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Bassett Peak is located within the Galiuro Mountains of Coronado National Forest. With an elevation of 7663 feet, it is the highest peak in the Galiuro Mountains. This place provides wonderful fall foliage in fantastic autumnal colors every year and is our annual must-do hike.
I summited the peak 2020, so when Lin asked for a leader for the long hike, I volunteered, since I might be one of the few people who knew the route.
The weather was beautiful on November 12, although it was slightly chilly in the morning. Eight Trailblazers opted to do the longer hike to the peak. Due to the short daylight in the fall months, I suggested hiking earlier and turning around before 1:30 PM, since driving out from a rough bouldery road would prove to be very very tough, even with 4 wheel drive. Deirdre, Carl, and Lin did a short hike to enjoy the fall colors, take pictures and get their legs exercised while eight of us went ahead for the longer hike.
We started hiking at 8:30 AM. The trail started on the wide dirt road. After a mile of walking we passed a gate, where the official trailhead started. Up the canyon we went, winding up along Ash Creek, where there were many trees with slightly changing leaves, but not much. After a mile and a half, the color of the trees started showing red, orange, yellow, pink, and peach-colored foliage.
I was excited since this was my first fall color viewing this year. Normally we would do the Inner Basin but it was closed this year due to fire damage. The first part of this trail was smooth and gradual without a lot of elevation. The maple, sycamore, ash, and oaks on the sides of the trail provided colorfully scenic views making the hike so pleasant.
Terry, Joyce, and I were in the front, followed by Ken and Greg. After about 3 miles up and down hills, we crossed the streams a few times before reaching the concrete water tank area. From here we made a sharp right turn to the west and started to ascend. This part was rocky and steep, and our speed started to slow down.
I shed a layer since the elevation gain made me sweat. After another mile uphill, we reached the first summit. From here it started to become gradually uphill again. Soon we reached the East Divide Trail junction. The views from the top were marvelous and magnificent! We could see many mountain ranges far away.
Terry pointed to me Mount Wrightson, and we also spotted the white dome top of an observatory in the mountain ranges near there. Passing the interesting third summit with a window on the top, we started a few switchbacks and continued to go up. Lin, Heather, Anna, and Ron radioed us that they had all returned to the trailhead from the concrete water tank mark.
After a few more shaded switchbacks from the south side of the mountain, we reached the summit area. There were a few tricky sand slopes on this part of the trail due to severe erosion and landslides. We carefully steered our bodies to different angles to make sure that we could maintain balance and not slide downhill.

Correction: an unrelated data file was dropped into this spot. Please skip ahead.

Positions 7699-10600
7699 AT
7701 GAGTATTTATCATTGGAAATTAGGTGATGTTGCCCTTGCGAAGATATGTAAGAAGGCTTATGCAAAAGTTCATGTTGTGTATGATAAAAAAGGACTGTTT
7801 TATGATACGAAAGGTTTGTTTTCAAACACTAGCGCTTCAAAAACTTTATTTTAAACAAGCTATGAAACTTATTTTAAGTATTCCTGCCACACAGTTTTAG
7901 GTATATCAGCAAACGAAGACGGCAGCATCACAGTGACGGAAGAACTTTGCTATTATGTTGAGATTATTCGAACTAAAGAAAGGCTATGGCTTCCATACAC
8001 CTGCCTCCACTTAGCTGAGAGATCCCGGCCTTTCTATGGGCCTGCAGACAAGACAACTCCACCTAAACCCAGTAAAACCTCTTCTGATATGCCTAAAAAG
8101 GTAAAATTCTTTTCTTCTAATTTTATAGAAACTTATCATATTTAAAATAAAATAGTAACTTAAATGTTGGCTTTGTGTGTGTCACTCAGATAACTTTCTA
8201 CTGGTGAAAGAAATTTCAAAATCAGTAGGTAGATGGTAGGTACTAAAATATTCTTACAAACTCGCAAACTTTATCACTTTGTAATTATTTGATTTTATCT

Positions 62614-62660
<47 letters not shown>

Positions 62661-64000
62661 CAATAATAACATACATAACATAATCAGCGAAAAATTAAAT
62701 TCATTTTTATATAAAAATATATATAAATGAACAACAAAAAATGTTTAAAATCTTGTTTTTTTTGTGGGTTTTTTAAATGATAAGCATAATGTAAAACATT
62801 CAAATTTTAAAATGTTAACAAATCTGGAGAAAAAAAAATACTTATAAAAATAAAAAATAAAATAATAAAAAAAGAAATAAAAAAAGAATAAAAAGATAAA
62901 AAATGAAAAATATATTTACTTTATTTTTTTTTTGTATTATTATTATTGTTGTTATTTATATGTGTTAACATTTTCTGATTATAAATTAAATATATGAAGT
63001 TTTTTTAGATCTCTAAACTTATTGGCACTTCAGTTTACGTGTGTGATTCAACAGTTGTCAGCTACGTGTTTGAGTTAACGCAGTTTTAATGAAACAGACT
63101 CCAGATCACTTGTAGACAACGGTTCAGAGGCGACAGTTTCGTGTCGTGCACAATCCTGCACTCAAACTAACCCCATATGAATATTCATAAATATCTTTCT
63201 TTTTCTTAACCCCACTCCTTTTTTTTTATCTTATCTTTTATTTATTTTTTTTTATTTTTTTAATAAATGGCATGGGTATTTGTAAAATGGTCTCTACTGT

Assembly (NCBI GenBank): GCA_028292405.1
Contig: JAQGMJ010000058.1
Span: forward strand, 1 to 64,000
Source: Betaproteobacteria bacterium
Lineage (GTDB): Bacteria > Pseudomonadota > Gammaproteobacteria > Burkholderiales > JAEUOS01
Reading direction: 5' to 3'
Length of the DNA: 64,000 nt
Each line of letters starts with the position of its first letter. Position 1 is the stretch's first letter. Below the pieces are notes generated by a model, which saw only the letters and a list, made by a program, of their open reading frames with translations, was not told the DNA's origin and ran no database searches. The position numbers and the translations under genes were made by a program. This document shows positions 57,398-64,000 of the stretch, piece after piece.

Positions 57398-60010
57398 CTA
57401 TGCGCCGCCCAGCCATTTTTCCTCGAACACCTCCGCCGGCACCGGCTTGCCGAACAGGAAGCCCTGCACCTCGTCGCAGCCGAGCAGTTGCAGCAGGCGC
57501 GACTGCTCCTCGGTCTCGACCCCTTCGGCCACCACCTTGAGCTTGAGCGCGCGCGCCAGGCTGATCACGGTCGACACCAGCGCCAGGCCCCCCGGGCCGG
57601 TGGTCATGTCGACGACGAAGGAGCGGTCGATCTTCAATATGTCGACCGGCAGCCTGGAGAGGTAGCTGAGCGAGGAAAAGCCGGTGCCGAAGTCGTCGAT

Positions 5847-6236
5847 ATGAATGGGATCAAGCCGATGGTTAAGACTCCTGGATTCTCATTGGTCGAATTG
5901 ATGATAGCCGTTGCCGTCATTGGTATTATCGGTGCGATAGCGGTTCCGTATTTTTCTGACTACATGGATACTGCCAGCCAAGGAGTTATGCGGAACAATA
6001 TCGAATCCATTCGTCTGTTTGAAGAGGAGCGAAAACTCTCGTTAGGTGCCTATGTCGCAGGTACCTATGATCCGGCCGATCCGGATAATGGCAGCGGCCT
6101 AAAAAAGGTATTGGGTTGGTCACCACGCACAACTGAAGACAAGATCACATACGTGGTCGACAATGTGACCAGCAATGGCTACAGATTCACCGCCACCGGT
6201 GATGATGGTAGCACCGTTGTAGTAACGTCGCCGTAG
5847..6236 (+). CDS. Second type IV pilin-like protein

Some of these slopes were so narrow and unstable that it worried people, so last year many hikers returned from this point. Terry, Joyce, and I determined that we would summit so we kept going. After making a turn toward the north sun-facing side I know that we reached the base of the summit. There was no trail in the last ¼ mile to the summit. Tom and I bushwhacked to the summit two years ago so I tried my best to find a better route going up. The manzanita bushes in this area were so dense it was hard to find a walkable path. After several left and right steering, smacking bushes uphill we finally got to the top.
We were overjoyed, since we got here faster than we expected and time-wise we would have enough time for pictures and lunch. I was happy that my two fellow hikers were strong and determined.
Terry found the best spot for group pictures so we took many, and ate our lunch at the top. Greg and Ken radioed us that they would return from the trail junction on the second summit, and not go any farther, since they had to drive back to Phoenix that day and needed to go back before dark.
I signed the log book and found my signature from 2020 year. Since my cell had signal, I texted Tom, since I was excited to see the log again but I forgot to bring a good jar to put the log in as I had intended in 2020. If I am going there next year I will need to bring one so the log book would be protected.
Returning to the trailhead was smooth and easier, although some descending parts were tricky and slippery due to loose rocks. We saw a few people on the trail. Two of them were with dogs on our way down, and it seemed like we were the first group that day to go to the top. To my surprise, I did not see anyone camping this year on our way back. When we got back to the trailhead it was about 16:30. It was perfect timing before sunset and the road getting dark. We had an excellent hike up to Basset Peak.
Our total time was 6 hours 15 minutes with 13.5 miles and 2959 feet of elevation change. I was satisfied with our accomplishment and we celebrated at La Unica Mexican restaurant in Willcox.Note: these links are temporary. Look at the pictures while you can.
→ More pictures, by Li. → More pictures, by Ron.
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Arizona Trailblazers Hiking Club, Phoenix, Arizona
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updated November 30, 2022